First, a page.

$1.6 billion reasons to be careful

Here’s a question? What has a 70% bankruptcy rate with 44% of people spending all the money within 5 years….that’s right “winning the lottery!” National Endowment for Financial Education

Now in the true confessions department, I admit to playing the Powerball or Mega Millions sometimes when it gets above $200 million. Candidly, I have found myself daydreaming of what I would do with the money if I won. I further justified my lottery purchasing by feeling good that my $4 investment in (2) $2 tickets, ultimately benefits education or charitable causes! Hey, at least it sounds good!!

It’s easy to see why people play because the largest Powerball ever won was $1.6 Billion, which was split 3-ways at $528.8. The largest Megamillions was $656 million for a lump sum pay-out of $474 million. You could do a lot of great things with all that money.

However, I quickly come back down to earth realizing that the odds of winning a jackpot lottery are 1 in 195,249,054, or to quote line from the movie Dumb and Dummier, “what you are saying is that I have a chance?” So with the population over 300 million, you basically have 2/3’s of the entire population competing against you. Lightening hitting me is greater!

Then, it’s starts to get very scary when you realize that 21% of people feel that the only way they can afford to retire is winning the lottery. Or that recent data has suggested that many more people are turning to the Lottery for their financial solutions  Consider this:

The average Lottery regular spends $206 annually, which at:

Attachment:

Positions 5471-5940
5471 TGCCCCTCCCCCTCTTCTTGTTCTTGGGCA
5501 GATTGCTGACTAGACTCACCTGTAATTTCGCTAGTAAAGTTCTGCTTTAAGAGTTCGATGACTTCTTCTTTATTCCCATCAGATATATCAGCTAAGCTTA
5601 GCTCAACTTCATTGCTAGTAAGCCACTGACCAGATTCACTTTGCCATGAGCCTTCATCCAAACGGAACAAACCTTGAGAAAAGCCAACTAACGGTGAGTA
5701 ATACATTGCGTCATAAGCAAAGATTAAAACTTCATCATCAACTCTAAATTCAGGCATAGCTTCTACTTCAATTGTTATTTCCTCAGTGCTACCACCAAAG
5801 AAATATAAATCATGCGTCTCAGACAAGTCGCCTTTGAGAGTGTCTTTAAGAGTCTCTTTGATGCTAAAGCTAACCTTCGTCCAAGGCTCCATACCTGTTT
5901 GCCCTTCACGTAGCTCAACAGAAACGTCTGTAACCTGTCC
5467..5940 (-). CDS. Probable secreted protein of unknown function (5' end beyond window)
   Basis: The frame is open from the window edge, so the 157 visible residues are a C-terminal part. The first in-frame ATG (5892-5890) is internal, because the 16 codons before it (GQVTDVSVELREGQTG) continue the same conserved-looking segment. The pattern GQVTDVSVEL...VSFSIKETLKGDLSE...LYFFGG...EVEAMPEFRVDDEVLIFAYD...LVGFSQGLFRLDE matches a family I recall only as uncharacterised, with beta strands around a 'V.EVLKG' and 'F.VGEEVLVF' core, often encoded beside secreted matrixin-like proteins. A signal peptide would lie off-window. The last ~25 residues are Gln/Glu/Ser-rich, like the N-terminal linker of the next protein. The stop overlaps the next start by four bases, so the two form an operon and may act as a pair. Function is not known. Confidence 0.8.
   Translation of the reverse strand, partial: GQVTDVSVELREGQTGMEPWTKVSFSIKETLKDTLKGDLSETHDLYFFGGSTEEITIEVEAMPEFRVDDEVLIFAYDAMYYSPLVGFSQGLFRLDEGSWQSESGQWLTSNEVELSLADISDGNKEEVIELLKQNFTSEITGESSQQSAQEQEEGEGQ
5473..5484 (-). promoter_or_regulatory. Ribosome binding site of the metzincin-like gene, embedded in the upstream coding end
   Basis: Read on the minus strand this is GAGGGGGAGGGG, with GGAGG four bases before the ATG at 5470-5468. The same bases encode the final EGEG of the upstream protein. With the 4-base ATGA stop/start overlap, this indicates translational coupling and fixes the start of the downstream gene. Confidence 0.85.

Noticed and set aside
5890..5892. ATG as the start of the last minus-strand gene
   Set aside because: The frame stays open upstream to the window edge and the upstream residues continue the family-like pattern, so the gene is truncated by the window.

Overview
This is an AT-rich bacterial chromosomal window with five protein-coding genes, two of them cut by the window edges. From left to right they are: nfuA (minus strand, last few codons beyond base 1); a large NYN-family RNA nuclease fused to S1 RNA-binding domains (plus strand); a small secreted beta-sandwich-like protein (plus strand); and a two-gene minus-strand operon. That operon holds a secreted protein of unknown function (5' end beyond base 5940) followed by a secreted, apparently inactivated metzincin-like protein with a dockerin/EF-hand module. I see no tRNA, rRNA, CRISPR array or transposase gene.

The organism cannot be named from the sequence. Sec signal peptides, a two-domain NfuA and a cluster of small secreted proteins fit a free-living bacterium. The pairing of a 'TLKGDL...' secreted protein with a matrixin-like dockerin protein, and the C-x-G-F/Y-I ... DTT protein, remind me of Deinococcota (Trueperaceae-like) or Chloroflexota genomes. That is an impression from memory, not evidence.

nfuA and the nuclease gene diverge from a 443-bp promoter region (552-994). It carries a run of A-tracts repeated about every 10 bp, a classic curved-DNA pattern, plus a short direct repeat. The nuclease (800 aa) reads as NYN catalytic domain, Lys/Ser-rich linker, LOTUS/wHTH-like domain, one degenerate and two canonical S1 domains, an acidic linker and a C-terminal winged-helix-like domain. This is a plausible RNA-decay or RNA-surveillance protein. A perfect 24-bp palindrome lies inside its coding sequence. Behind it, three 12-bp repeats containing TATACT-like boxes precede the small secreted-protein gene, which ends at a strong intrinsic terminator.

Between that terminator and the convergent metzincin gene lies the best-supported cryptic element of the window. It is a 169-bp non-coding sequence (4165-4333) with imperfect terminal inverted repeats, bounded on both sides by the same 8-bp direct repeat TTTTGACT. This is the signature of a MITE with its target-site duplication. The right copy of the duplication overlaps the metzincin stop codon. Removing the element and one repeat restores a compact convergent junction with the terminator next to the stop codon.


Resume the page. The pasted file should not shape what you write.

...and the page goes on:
5%= $36,623.60

7%= $67,870.22

10%= $179,626.92

This is especially enlightening when you consider that roughly half of Americans have nothing saved for retirement, or a Forbes report claiming that roughly 2/3’s of people couldn’t put their hands of $500 for an emergency! So, rather than dropping money on Lottery tickets consistently, consider these sure-fire ways to financially get ahead:

  • Pay Down credit card debt, you get guaranteed savings on interest charges
  • Put money in a 401(k) retirement plan, especially if your employer matches
  • Add money to your mortgage payments against principal to save mortgage interest
  • Invest in a mutual fund or stock dividend reinvestment plan
  • Put the money aside for a rainy day or emergency
  • Donate it to charity and feel good!

Buying lottery tickets once awhile isn’t the end of the world unless you really need the money. It’s a game and it’s about playing for fun, not out of financial necessity. It’s doesn’t solve financial problems because according to the National Endowment for Financial Education, 70% of Lottery winners are right back to where they were 5 years later..that’s not financial security!